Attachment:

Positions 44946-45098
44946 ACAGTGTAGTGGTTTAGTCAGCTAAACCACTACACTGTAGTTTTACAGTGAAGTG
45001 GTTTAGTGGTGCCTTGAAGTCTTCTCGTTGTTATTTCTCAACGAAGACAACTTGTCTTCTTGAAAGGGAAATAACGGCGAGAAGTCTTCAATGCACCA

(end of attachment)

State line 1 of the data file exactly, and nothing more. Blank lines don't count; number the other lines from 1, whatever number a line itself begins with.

Positions 44946-45098